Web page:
(W)here they are purchased by the wholesaler or retailer upon the order of a customer with the definite intention that the goods are to go at once to the customer; where the goods are purchased by the wholesaler or retailer from the supplier to meet the needs of specified customers pursuant to some understanding with the customer although not for immediate delivery; and where the goods are purchased by the wholesaler or retailer based on anticipated needs of specific customers, rather than upon prior orders or contracts. See Walling v. Jacksonville Paper Co., 1943, 317 U.S. 564, 63 S.Ct. 332, 87 L.Ed. 460.


Walker Oil Co. v. Hudson Oil Co., 414 F.2d 588, 590 (5th Cir. 1969), cert. denied, 396 U.S. 1042, 90 S.Ct. 684, 24 L.Ed.2d 686 (1970). See also Cliff Food Stores, Inc. v. Kroger, Inc., supra ; Foremost Dairies, Inc. v. FTC, 348 F.2d 674, 677-78 (5th Cir.) cert. denied, 382 U.S. 959, 86 S.Ct. 435, 15 L.Ed.2d 362 (1965) (processing of fluid milk negligible in terms of time and chemical change, fairly predictable demands of specific retail customers). Here, however, we are not shown from what location Oakland received Leaf gum, under what circumstances or for what purposes the gum was shipped to Oakland, nor to whom it was or was to be sold.


Similarly, nothing in the record shows that the intrastate sales made by Graff in Texas were still in the flow of commerce. While it is clear that Graff received the gum from Illinois, this is not determinative of whether a later sale by Graff to a retailer is in interstate commerce. Hiram Walker, Inc. v. A. & S. Tropical, Inc., 407 F.2d 4, 9 n. 7 (5th Cir.), cert. denied, 396 U.S. 901, 90 S.Ct. 212, 24 L.Ed.2d 177 (1969). Hampton's evidence goes no further than this initial step. In fact, rather than supporting a finding of flow of commerce, testimony in the record indicates that the Leaf gum came to rest in Graff's Texas warehouses and was held there for whatever customers happened by, whether those customers lived in the immediate area of the particular warehouse or not. For example, one San Antonio operator stated he often made purchases in Houston. We do not think that the fact that Graff was able to induce Leaf to lower its price to Graff and so facilitate Graff's reduction of price is a distinguishing factor. There still is no evidence of the circumstances governing particular shipments of Leaf gum to Graff.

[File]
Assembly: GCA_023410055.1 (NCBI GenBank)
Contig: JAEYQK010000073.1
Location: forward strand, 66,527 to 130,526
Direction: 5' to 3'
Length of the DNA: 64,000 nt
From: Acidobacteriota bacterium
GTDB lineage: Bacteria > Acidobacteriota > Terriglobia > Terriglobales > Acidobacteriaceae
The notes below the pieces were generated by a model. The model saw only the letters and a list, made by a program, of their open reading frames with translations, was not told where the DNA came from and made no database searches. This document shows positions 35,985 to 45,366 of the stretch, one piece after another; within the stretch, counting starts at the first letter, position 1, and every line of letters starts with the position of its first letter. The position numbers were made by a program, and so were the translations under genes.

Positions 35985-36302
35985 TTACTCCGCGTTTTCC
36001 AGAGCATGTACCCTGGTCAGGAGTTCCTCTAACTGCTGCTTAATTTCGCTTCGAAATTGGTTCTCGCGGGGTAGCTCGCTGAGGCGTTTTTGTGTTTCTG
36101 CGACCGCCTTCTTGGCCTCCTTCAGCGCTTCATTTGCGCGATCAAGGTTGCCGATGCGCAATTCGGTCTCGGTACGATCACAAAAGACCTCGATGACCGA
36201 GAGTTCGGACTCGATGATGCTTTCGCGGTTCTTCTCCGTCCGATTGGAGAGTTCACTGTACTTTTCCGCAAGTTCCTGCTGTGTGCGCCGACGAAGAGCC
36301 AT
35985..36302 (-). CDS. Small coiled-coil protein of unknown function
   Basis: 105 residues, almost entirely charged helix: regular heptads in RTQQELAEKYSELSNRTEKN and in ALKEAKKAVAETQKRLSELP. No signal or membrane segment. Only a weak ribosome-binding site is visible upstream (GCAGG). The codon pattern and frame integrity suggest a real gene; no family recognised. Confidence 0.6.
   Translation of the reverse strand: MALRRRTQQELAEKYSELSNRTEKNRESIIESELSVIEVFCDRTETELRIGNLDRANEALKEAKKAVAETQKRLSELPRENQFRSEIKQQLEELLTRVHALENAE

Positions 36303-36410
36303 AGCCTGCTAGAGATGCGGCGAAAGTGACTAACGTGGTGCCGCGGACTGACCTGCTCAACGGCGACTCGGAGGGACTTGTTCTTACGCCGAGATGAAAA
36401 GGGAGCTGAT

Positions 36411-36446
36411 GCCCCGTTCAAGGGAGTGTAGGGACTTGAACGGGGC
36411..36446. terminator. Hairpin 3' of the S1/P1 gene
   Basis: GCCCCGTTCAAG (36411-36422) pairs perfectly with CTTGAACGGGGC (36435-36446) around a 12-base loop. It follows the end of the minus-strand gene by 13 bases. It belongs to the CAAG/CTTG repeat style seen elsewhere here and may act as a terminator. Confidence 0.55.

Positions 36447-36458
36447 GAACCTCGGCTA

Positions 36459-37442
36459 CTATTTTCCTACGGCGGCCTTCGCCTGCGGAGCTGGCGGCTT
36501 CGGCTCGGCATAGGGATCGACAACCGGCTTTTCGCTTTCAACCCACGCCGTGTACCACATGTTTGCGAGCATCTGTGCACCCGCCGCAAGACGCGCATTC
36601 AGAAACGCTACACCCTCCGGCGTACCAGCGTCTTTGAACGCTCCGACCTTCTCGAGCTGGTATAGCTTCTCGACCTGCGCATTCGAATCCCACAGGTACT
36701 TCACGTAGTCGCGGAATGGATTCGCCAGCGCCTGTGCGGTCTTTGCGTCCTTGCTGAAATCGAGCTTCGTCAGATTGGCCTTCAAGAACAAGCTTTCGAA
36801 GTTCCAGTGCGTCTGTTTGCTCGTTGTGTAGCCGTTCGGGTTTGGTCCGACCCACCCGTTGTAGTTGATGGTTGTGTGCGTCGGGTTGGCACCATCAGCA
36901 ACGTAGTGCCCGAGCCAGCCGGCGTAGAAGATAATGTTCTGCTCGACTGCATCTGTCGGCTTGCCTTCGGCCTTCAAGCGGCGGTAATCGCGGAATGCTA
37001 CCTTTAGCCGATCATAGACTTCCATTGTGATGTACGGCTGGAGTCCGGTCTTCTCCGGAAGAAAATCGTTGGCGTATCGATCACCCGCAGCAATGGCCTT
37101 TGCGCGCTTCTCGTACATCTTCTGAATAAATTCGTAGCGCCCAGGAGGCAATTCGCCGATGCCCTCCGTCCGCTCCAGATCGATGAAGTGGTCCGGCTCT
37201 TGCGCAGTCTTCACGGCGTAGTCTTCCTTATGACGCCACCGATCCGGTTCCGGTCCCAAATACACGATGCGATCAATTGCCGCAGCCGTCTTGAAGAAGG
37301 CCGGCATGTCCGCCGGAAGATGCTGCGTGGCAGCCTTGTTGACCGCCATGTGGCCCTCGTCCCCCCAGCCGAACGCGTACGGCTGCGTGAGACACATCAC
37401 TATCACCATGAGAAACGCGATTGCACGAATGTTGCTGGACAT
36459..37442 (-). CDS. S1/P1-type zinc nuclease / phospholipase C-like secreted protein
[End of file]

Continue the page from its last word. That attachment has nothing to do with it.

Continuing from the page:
Ordinarily we would reverse and remand for dismissal of the case; however, given the change in the law of our circuit during the prosecution of Hampton's suit, we think he should be allowed his day in court guided by the now well-settled law governing Robinson-Patman jurisdiction. Accordingly, we remand to the district court for Hampton to establish jurisdiction, if he can.




Of the U. S. Court of Claims, sitting by designation


See Hampton v. Graff Vending Co., 478 F.2d 527 (5th Cir. 1973) for a complete statement of the facts


The extent to which the trial court considered the jurisdictional issue raised by Graff after remand is unclear. Graff pointed to the problem during hearing and in motion for supersedeas; however, the court apparently felt bound to address only injunctive relief and attorney's fees pursuant to direction of our court. The court's order granting a permanent injunction and attorney's fees posits jurisdiction in conclusory terms


Although it would were the action brought under the Sherman Act. See, e. g., St. Bernard General Hospital, Inc. v. Hospital Service Ass'n of New Orleans, Inc., 510 F.2d 1121 (5th Cir. 1975). The Supreme Court and our circuit have consistently preserved the distinction between the broad jurisdictional provision of the Sherman Act and the more restrictive, precise provision of the Robinson-Patman Act. Gulf Oil Corp. v. Copp Paving Co., 419 U.S. 186, 95 S.Ct. 392, 42 L.Ed.2d 378 (1974); Lehrman v. Gulf Oil Corp., 464 F.2d 26, 36-37 (5th Cir.), cert. denied, 409 U.S. 1077, 93 S.Ct. 687, 34 L.Ed.2d 665 (1972)


The earlier panel made no finding concerning the "in-commerce" requirement


Cf. Gulf Oil Corp. v. Copp Paving Co., supra